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On March 1, 2006, the United States Supreme Court handed a victory to patent holders in overruling long standing precedent regarding the presumption of the market power of patented products.  The decision affects patent holders who “tie” the purchase of an unpatented product to the purchase of a patented product and are then sued by a manufacturer of the unpatented product for anti-trust violations.

In Illinois Tool Works, Inc. v. Independent Ink, Inc., 126 S.Ct.1281 (2006), Trident, Inc. and its parent, Illinois Tool Works, Inc., (collectively “Trident”) manufactured and marketed printing systems that included a patented printhead and ink container and unpatented ink.  These products were sold to equipment manufacturers who agreed to purchase ink exclusively from  Trident and that neither they nor their customers would refill the patented containers with any other kind of ink.  Thus, the sale of the patented printhead and container was “tied” to the sale of the unpatented ink. 

Independent Ink, Inc. (“Independent”) developed an ink with the same chemical composition as Trident’s ink.  Trident then filed an infringement action against Independent that was dismissed.  Independent turned around and filed suit against Trident seeking a judgment of non-infringement and invalidity of Trident’s patents on the ground that Trident was engaging in an illegal “tying” and monopolization in violation of the Sherman Antitrust Act.  As a result of this illegal “tying” arrangement, Independent alleged that the market for its identical but cheaper ink was diminished. 

In reaching its decision, the Supreme Court recognized the long standing precedent that if a product has a patent, it is presumed to have the requisite “market power” that makes it illegal to “tie” the sale of the patented product to another product.  The Court, however, rejected this precedent, holding that in cases involving a “tying” arrangement, the plaintiff must prove that the patent holder has market power in the patented “tying” product.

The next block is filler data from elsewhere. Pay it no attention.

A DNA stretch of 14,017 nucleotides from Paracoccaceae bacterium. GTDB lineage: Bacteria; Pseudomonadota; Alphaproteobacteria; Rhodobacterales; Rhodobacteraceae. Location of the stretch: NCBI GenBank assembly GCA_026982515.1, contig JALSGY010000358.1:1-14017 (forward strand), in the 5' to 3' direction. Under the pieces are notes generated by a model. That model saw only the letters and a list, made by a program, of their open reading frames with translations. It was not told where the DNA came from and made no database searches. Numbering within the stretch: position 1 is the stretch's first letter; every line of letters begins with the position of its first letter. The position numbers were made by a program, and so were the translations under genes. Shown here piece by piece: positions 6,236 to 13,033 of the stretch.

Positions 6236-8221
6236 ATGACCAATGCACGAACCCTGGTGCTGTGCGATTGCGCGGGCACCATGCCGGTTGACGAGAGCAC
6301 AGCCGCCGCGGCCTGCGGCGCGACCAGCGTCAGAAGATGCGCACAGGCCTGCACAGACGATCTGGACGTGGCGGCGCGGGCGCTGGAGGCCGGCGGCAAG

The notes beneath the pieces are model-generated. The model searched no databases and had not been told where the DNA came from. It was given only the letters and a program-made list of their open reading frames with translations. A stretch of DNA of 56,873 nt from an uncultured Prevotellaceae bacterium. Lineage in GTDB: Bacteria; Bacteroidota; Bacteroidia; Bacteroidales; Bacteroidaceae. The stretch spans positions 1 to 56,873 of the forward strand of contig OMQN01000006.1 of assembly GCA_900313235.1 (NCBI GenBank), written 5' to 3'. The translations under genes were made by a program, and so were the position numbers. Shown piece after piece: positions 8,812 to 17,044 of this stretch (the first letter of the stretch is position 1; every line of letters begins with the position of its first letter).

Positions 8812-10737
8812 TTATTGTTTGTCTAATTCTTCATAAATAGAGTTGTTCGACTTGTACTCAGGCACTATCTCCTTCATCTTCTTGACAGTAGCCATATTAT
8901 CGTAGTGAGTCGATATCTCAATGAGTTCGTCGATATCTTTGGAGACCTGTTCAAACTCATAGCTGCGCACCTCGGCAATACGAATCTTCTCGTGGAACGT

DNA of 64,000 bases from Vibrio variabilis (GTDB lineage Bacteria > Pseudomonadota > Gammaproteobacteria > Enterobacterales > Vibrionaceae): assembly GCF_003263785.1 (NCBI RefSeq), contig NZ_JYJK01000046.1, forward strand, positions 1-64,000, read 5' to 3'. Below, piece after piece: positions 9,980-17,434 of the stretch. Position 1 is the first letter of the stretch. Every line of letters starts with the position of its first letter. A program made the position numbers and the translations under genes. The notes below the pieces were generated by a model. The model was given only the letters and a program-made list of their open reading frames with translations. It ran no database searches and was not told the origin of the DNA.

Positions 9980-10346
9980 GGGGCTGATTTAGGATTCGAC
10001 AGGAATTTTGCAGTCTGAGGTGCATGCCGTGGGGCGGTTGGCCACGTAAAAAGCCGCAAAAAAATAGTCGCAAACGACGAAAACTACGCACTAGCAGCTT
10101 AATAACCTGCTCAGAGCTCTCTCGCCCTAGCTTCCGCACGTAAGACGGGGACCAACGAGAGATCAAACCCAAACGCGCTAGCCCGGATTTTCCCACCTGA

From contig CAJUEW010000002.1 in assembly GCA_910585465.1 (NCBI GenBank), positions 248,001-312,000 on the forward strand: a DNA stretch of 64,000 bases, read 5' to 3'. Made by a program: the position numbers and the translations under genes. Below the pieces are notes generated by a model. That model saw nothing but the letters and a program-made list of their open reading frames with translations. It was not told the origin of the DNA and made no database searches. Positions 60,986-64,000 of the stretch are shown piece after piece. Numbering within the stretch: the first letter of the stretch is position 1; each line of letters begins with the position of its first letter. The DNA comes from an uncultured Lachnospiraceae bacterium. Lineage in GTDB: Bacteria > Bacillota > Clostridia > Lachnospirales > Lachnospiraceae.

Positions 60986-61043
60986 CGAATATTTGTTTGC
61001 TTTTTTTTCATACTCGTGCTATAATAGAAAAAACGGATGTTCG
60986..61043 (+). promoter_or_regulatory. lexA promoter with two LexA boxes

The Court reasoned that over the years, the Court’s disapproval of “tying” arrangements has diminished as the Court moved from relying on assumptions to requiring a showing of market power in the “tying” product.  The Court’s holding recognizes the reality of the modern marketplace: these days, merely having a patent does not necessarily ensure market power to a patent holder.  

The Court also reasoned that, in 1988, Congress undermined the market power presumption when it amended the Patent Act to eliminate the presumption in patent misuse cases.  In rejecting this presumption in the context of antitrust cases, the Supreme Court has effectively “tied” together antitrust and intellectual property law.

The practical effect of the Court’s decision is a victory for patent holders because they are no longer at a disadvantage when sued by competitors for antitrust violations.  The decision, however, will have a negative affect on the aftermarket industry.  For example, makers of auto parts may be harmed if patent holders attempt to require purchasers of automobiles to buy their parts.  Generic pharmaceutical manufacturers may also suffer.  Copyright holders may try to cash in by selling their blockbuster films to theater owners bundled together with less successful films. 

In future litigation, companies bringing anti-trust challenges for illegal “tying” will need to be prepared to establish whether the patent holder actually has market power in the “tying” product, as the presumption of market power no longer exists.